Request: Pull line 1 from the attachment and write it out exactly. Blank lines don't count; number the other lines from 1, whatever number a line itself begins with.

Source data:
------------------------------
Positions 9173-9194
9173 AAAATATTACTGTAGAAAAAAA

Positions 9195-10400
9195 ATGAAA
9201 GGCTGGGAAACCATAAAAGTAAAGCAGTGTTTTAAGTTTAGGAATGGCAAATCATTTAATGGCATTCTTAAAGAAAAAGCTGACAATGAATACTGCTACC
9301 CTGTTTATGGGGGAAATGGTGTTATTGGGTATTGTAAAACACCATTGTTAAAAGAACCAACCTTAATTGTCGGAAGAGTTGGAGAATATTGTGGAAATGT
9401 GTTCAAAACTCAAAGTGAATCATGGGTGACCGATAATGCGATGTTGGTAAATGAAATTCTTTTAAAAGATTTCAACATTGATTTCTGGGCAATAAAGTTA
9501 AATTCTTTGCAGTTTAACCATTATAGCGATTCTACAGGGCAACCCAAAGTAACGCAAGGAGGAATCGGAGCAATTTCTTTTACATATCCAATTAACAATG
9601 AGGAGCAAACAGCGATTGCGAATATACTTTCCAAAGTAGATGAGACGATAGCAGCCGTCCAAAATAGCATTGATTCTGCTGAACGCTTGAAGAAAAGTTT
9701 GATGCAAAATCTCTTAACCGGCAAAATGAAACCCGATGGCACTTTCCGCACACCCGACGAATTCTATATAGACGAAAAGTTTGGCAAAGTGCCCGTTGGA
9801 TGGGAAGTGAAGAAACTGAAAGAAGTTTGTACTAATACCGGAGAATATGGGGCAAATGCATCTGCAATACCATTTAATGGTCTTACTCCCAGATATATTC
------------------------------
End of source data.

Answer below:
Positions 9173-9194